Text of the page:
The Evolution of DEI: Adding “Belonging” to the Mix

In a recent episode of “River to River” from IPR news, host Ben Kieffer sat down with Michele Williams, an Associate Professor of Management and Entrepreneurship at the University of Iowa, to discuss the evolution of Diversity, Equity, and Inclusion (DEI) in the corporate world. The conversation delved deep into the addition of a new term to the DEI acronym: “Belonging.”


The tragic murder of George Floyd in 2020 led to a significant surge in the Black Lives Matter movement and a heightened interest in creating more inclusive workplaces. Companies began to recognize the importance of addressing systemic racism and power imbalances that often left employees of color feeling excluded. The acronym DEI, representing Diversity, Equity, and Inclusion, became a frequent term in corporate discussions.

Williams emphasized that the push for DEI wasn’t just a moral imperative. There was a clear business case. Research showed that companies with more diverse boards performed better. Diverse teams, when working harmoniously, were more adept at handling complex problems, especially in unpredictable situations like the pandemic.


While DEI has become more mainstream, the term “Belonging” is now being added to the mix. Williams explained that belonging takes the concept of inclusion a step further. It’s not just about being treated respectfully; it’s about feeling secure, supported, and truly accepted within an organization.

Drawing a relatable analogy, Williams mentioned how one might feel out of place at a party if overdressed or underdressed. Similarly, employees might feel uncomfortable in their workplace due to various reasons, hindering their ability to be creative, innovative, and take risks. A sense of belonging can alleviate these feelings.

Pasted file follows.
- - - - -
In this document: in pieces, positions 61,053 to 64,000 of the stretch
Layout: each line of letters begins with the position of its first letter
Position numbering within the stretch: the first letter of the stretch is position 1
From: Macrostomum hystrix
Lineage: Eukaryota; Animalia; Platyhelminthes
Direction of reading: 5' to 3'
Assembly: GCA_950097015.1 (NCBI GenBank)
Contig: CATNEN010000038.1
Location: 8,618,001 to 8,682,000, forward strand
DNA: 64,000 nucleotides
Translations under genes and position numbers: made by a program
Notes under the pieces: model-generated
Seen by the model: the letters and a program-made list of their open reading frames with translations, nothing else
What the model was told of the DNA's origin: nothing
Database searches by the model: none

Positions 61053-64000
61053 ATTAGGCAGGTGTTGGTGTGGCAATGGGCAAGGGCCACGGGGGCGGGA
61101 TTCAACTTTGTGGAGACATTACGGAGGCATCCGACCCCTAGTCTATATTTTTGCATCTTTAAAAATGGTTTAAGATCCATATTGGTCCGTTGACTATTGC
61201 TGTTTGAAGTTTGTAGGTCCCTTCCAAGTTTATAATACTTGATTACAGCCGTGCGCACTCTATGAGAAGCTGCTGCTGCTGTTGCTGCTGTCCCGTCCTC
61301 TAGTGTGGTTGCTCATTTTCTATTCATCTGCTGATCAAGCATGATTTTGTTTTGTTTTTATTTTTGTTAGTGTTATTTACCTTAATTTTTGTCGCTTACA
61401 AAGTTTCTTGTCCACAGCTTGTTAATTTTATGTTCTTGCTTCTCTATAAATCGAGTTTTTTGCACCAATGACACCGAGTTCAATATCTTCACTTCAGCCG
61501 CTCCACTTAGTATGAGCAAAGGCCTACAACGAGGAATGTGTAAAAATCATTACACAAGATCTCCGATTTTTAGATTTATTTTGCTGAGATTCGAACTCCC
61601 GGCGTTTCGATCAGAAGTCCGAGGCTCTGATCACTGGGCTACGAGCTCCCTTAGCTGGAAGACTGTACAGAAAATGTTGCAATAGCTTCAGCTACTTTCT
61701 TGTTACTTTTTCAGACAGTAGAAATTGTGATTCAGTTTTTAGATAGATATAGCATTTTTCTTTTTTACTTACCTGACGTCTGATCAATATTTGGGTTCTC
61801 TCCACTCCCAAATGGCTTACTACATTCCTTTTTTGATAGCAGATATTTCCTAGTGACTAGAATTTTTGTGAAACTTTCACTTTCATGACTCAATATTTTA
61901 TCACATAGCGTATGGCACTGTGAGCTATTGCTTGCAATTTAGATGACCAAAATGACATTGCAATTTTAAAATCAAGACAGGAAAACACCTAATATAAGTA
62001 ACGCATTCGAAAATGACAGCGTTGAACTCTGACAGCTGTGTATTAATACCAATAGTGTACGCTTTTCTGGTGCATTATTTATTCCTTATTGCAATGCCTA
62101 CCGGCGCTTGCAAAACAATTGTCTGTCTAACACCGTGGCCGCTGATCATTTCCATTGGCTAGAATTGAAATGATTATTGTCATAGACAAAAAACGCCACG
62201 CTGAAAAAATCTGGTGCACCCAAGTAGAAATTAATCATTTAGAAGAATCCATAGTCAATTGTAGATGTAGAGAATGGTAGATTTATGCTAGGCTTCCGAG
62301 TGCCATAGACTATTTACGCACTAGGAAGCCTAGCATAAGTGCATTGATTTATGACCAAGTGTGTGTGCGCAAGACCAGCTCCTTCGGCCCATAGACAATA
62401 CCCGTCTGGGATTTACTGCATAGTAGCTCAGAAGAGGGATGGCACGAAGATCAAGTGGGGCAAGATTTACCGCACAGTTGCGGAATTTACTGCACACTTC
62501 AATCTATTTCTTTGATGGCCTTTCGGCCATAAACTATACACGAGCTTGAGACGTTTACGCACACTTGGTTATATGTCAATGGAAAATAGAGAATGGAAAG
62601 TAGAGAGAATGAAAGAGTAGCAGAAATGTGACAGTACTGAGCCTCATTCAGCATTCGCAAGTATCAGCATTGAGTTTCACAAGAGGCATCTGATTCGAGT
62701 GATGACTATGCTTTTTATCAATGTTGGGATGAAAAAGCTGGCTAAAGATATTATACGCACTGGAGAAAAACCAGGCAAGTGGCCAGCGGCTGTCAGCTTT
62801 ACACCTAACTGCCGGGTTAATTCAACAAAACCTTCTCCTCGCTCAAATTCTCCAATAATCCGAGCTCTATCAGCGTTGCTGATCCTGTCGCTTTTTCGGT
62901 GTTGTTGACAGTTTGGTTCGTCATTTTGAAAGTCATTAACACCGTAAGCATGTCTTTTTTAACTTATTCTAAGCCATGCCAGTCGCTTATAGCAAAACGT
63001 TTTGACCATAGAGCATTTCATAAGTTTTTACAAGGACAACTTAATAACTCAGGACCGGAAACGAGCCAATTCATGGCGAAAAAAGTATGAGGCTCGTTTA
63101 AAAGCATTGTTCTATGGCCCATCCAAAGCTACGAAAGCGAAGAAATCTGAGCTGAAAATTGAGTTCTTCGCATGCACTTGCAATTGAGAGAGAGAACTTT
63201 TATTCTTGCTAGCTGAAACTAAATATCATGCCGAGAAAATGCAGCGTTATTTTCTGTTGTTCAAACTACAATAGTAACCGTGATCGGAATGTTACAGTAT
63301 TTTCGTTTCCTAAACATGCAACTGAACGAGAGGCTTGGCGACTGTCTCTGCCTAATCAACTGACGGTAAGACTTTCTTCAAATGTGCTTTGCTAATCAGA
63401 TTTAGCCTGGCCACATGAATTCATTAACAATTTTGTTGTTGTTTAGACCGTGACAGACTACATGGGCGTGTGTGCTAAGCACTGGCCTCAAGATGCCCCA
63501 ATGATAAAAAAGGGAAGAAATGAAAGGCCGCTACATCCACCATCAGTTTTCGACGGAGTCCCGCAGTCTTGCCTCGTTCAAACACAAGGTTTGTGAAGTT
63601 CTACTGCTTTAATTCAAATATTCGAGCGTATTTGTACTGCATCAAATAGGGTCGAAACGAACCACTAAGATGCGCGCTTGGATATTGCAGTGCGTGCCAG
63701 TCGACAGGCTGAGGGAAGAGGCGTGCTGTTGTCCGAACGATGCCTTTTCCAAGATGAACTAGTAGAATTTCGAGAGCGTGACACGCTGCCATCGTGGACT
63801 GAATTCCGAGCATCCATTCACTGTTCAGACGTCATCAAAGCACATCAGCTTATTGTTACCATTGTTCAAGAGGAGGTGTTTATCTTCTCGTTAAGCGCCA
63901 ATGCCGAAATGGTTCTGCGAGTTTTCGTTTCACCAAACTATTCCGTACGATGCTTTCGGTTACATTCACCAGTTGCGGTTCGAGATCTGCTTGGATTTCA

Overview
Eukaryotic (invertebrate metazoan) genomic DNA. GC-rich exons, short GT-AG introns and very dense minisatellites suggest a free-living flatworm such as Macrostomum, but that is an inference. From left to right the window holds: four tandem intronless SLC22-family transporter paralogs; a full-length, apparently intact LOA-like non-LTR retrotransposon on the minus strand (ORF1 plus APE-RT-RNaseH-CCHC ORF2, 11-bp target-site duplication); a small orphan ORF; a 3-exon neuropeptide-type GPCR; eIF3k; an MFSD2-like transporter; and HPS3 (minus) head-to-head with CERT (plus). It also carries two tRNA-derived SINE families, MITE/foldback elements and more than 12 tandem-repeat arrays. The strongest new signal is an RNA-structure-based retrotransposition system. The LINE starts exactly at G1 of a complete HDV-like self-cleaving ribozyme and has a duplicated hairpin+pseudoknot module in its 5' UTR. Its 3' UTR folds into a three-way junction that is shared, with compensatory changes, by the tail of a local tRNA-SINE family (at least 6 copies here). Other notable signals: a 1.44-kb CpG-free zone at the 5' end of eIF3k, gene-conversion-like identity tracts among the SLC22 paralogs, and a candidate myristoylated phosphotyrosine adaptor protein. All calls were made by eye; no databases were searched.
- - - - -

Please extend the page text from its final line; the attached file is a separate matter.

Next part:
Interestingly, some companies, including retail giant Walmart, have introduced roles like “Chief of Belonging Officer.” Such roles focus on improving communication, fostering a culture of experimentation, and promoting dialogue to enhance decision-making quality.


However, the “belonging” movement isn’t without its critics. Some argue that it’s more about making white employees comfortable rather than genuinely addressing systemic inequalities. Williams acknowledged this criticism, emphasizing that each organization needs to approach the concept differently and ensure that the focus remains on creating a genuinely inclusive environment.


Towards the end of the conversation, the topic of “interpersonal sensitivity” came up. Williams described it as treating others with respect and empathy. While traditionally considered a “soft skill,” it’s becoming increasingly recognized as crucial for effective teamwork and collaboration.


The conversation between Kieffer and Williams sheds light on the evolving landscape of corporate inclusivity. As companies continue to recognize the importance of not just diversity but genuine inclusion and belonging, it’s clear that the journey towards more inclusive workplaces is far from over.

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By Dr. Michele Williams